The French Revolution
Today in Labor History May 8, 1794: The Committee for Public Safety tried, convicted AND guillotined chemist Antoine Lavoisier on this day. It was during the Reign of Terror that followed the French Revolution. Lavoisier was a reformer who had participated in the revolution. However, he was also an aristocrat and a tax collector. Consequently, this earned him the condemnation of his former comrades. As an academic, he was a well-known plagiarist. Yet, he did play an important role in the history of science by helping to make chemistry more quantitative. He also helped identify oxygen as a reactant in combustion. Additionally, he contributed to the development of the metric system.
Today in Labor History May 8, 1911: The anarchist Magonista army captured Tijuana, with support from IWW members. As result, they now controlled of most of Baja California. During their short revolution, they encouraged the people to take collective possession of the lands. They also supported the creation of cooperatives and opposed the establishment of any new government. Ricardo Flores Magon organized the rebellion from Los Angeles, where he lived. In addition to Tijuana, they also took the cities of Ensenada and Mexicali. However, in the end, the forces of Madero suppressed the uprising. LAPD arrested Magon and his brother Enrique. As a result, both spend nearly two years in prison. Many of the IWW members who fought in the rebellion, later participated in the San Diego free speech fight.
Today in Labor History May 8, 1916: The American Federation of Teachers was founded.
Today in Labor History May 8, 1925: A. Philip Randolph and Milton P. Webster founded the Brotherhood of Sleeping Car Porters. It was the first African-American labor union to sign a collective bargaining agreement with a major U.S. corporation. Famed bluesman Big Bill Broonzy worked as a Pullman porter.
Today in Writing History May 8, 1930: Gary Snyder, American poet, essayist, and translator was born. He was also an environmental activist, of the “deep ecology” strain. Snyder was associated with the Beats and the San Francisco renaissance. And he won the Pulitzer prize for his poetry. As an anarcho-Buddhist, he was the inspiration for the protagonist in Kerouac’s novel “The Dharma Bums.”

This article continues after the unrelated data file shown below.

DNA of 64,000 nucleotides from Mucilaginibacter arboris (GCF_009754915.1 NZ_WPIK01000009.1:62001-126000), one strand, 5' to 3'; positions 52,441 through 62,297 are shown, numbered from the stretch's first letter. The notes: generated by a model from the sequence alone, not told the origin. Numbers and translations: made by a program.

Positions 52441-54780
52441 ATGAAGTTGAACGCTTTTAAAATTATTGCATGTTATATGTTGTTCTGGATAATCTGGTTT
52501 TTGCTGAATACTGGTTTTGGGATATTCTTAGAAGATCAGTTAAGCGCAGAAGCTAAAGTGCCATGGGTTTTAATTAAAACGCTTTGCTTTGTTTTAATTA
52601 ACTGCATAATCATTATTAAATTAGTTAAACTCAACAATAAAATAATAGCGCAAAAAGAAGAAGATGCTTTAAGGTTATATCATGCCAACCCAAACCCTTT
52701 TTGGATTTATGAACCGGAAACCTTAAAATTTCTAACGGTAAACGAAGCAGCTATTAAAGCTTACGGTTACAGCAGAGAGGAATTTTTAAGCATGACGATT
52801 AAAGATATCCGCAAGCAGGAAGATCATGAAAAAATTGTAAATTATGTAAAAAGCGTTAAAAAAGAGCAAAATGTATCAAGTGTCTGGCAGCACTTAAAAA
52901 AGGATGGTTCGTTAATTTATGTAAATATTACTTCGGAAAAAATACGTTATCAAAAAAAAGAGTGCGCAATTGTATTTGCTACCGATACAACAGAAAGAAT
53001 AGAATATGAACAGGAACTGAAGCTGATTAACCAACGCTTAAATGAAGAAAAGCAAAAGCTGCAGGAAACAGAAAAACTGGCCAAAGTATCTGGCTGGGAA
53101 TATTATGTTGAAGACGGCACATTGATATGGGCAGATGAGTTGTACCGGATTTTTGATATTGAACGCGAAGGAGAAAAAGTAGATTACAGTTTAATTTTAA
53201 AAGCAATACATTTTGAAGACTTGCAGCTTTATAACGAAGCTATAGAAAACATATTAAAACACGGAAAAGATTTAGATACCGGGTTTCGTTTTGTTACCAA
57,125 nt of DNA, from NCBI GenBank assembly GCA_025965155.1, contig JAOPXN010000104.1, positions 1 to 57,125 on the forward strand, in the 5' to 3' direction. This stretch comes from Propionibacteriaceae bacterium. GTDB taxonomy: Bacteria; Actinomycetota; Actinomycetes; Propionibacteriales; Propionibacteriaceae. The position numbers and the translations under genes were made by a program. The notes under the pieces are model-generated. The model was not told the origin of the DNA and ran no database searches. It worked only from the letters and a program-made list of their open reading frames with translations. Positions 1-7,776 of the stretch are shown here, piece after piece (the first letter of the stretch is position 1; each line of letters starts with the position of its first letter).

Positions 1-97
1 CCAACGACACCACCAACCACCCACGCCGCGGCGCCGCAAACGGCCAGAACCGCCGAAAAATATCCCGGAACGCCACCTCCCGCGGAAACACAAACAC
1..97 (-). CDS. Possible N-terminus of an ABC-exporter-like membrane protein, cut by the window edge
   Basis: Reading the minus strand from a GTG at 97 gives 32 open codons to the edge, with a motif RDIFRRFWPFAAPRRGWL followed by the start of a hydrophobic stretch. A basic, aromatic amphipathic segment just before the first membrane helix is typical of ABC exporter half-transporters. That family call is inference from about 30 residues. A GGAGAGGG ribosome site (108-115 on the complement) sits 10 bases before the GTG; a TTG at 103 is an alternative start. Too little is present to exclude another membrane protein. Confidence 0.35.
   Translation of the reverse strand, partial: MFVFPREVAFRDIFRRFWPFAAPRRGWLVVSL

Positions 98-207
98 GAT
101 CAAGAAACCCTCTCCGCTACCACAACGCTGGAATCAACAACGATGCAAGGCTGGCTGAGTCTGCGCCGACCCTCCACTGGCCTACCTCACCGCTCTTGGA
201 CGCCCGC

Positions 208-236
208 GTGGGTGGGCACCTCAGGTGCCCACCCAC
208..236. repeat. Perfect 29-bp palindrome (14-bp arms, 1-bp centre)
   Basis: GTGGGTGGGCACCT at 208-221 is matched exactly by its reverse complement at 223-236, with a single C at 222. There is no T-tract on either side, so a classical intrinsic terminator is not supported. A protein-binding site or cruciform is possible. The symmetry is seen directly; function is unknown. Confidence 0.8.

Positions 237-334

May 8, 1936: The Japanese police imprisoned 19 anarchists for “illegal activities.” Over the course of May, authorities arrested another 300 anarchists. And they crippled the Tokyo Print Workers’ Union by incarcerating nearly 100 of its members.
Today in Writing History May 8, 1937: Thomas Pynchon, American novelist was born. What more can I say about this amazing, but reclusive author? Gravity’s Rainbow, V, Vineland, The Crying of Lot 49. All great books.
Today in Labor History May 8, 1945: Germany surrendered in World War II.
May 8, 1945: French soldiers fired on Algerian civilians who were celebrating the Nazi surrender and protesting the French occupation of their country. French settlers and soldiers then attacked civilians in the countryside around Constantine. As a result of these attacks, 6,000-20,000 civilians died. These attacks are known as the Sétif massacre.
May 8, 1962: An estimated 9,000,000 Belgians participated in a ten-minute work stoppage to protest nuclear weapons.
Today in Labor History May 8, 1967: A federal grand jury indicted Mohammed Ali for refusing to be inducted into the armed forces. An all-white jury convicted him on June 20th.
May 8, 1970: The Hard Hat Riot occurred in New York City. 200 construction workers attacked a crowd of Vietnam war protesters. As a result, over 70 people were injured, including four police officers. Peter Brennan, head of the New York building trades, was honored at the Nixon White House two weeks later. Furthermore, Nixon named him Secretary of Labor.
Standoff at Wounded Knee
Today in Labor History May 8, 1973: American Indian Movement (AIM) members surrendered to the authorities. This ended the 71-day standoff at the Pine Ridge Reservation, at Wounded Knee. In 1890, U.S soldiers massacred nearly 300 Lakota people at Wounded Knee. Ever since, native peoples on the Pine Ridge Reservation have faced poverty and racism by their neighbors. They also had a corrupt local government on the reservation.
In response to the corruption, 200 Lakota activists and members of AIM seized control of Wounded Knee on February 27, 1973. They demanded the resignation of their corrupt tribal leader. They also demanded that the U.S. government start obeying its treaties with indigenous peoples. Within hours of the occupation, police surrounded them, marking the beginning of the siege. The cops were joined by federal marshals and national guards, who traded gunfire with AIM activists on a daily basis. Two native activists died in the conflict and one federal agent was shot and paralyzed.
May 8, 1979: Police killed 23 people and wounded 70 outside the municipal cathedral of San Salvador, El Salvador. The victims were members of the Popular Revolutionary Bloc, a coalition of anti-government students, teachers, peasants & workers.
May 8, 1997: 12,000 Steelworkers at Goodyear Tire & Rubber won an 18-day strike for improved wages and job security.